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Is there such a thing as a good fight?
Love and Money as a Couple
My husband and I sometimes fight about money. You might be surprised by the revelation considering we have a net worth over $600,000 and we just turned 30.
The problem usually comes from the same issue: we don’t think about money the same way.
Different Ideas, One Marriage
Derek thinks money is a tool to get you where you want to be. He has an attitude of abundance, and dreams big.
He’s never afraid to invest his cash in something that can propel him forward, even though the possibility for loss and set back are a possibility.
He knows that a financial loss will at very least come with a lesson to increase his financial knowledge. He believes it will always work out, because it always has before.
I [Mandy] think money is a resource to provide the things you need today, and the security to purchase needed items in the future.
I feel that choices must be made, and that having your cake and eating it too really isn’t possible.
The benefit of a lesson in investing is little solace when one of our investments goes down the toilet.
I believe it’s always worked out because I make it work out – I know our streams of revenue, and upcoming expenses like the back of my hand. If I let go, it all falls apart.
This difference in mindset is apparent in many areas of our lives. It’s readily obvious when reading our blogs.
Derek writes at Free at 33 and shares how he went from a life destroying drug habit to a husband, father of three, and a six figure income in just over a decade. He dreams big, and works hard to get there.
I blog at Money Master Mom and write about finding your personal values and making sure you spend your money, time and energy on what matters most to you.
I think we all daydream of how we’d spend a million bucks if we won the lottery, or how we’d use the extra time if there were 30 hours in the day, but let’s get real it's not likely happening anytime soon.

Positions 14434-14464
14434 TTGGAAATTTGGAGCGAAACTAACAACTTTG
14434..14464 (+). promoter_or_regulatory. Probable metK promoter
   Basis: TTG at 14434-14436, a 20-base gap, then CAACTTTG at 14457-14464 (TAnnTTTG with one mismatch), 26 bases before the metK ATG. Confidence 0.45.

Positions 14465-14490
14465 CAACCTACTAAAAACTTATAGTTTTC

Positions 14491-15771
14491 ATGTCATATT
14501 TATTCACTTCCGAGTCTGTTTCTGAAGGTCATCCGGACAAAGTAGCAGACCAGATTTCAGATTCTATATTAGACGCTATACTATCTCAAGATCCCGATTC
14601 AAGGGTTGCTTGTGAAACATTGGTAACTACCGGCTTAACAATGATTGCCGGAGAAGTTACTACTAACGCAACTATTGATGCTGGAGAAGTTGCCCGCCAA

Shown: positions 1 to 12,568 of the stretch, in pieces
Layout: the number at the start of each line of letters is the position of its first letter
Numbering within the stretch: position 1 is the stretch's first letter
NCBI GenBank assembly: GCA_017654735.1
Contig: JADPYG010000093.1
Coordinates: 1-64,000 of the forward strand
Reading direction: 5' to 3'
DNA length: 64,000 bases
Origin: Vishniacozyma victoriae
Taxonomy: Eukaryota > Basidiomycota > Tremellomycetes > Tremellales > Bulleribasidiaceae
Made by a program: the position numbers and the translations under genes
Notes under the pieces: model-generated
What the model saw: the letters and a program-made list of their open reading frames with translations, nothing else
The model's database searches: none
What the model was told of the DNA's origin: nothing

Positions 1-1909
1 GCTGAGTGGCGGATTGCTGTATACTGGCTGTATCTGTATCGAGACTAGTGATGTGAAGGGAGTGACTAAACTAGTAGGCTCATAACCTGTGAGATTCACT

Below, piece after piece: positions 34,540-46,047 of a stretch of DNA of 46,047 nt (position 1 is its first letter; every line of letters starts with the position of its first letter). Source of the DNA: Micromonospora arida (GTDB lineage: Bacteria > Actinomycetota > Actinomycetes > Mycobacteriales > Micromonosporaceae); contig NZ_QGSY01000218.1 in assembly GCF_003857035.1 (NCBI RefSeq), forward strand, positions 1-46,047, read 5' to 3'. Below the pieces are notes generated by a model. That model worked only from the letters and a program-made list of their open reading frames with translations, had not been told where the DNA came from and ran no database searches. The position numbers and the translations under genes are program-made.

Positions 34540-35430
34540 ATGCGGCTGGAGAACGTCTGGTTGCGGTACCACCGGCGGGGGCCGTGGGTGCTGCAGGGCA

So we bicker, or let’s call them discussions so they sound a little more productive.
He feels I’m too comfortable letting him work for the man to provide for the family. I argue he dreams too big and too fast and it’s not fair to make us all jump on the crazy train.
The discussions escalate.
I fire an accusation arrow his way and duck behind the couch. I’m not really listening to his reply, because I’m reloading my next arrow.
I know I’m starting to get irrational when I catch myself thinking “If only Derek’s mom didn’t like me, it could come in handy right now as ammunition.”
Most of you who are married know how these discussions go.
Appreciating and Accepting Differences
The discussions fizzle out when we both realize we need to come away from our respective high horses at opposite ends of the spectrum.
Derek’s drive keeps life busy, and is the primary factor in our financial success.
His dream big mindset is slowly rubbing off on me, and I’m catching a vision for what free at 33 lives could be.
Derek comes my way too, and acknowledges my trench warfare to reach his dreams and thanks me for respecting that every extra dollar I spend is another dollar he has to earn.
I think our discussions about money refine our partnership in our family plan. I think they improve our ability to reach our financial goals and better understand each other.
I love my husband and my family too. I like a few lumps in my mash potatoes, and I’ll take them in our marriage too.
If you can’t tie off a discussion by thinking about the loveable attributes of your spouse you’ve got a problem.
Hope fully it can be fixed by changing your mindset or perspective. You get more bees with honey then vinegar.
Let me go on the record that I’m not really a fan of getting more bees, but I can appreciate the message that kind words to your spouse will get you much farther than the nasty ones.
When was the last time you were inspired by an insult? Instead of harping on your spouse for spending too much consider setting a savings goal together and discuss how you can work together to make it happen.
A word to the wise; if you’ve previously insulted your spouse about a spending habit they’ve got their back up. Bringing it up again, even politely, could cause your spouse to pounce.
Before you engage the enemy consider if you want to be right, or you want some positive financial results?
Divorce rates in North America are escalating.
The sad reality now is that you have better odds of divorcing then growing old together when you say “I do.” The number one reason couples fight is money.
Do you and your spouse think the same way about money? Does this lead to discussions in your home?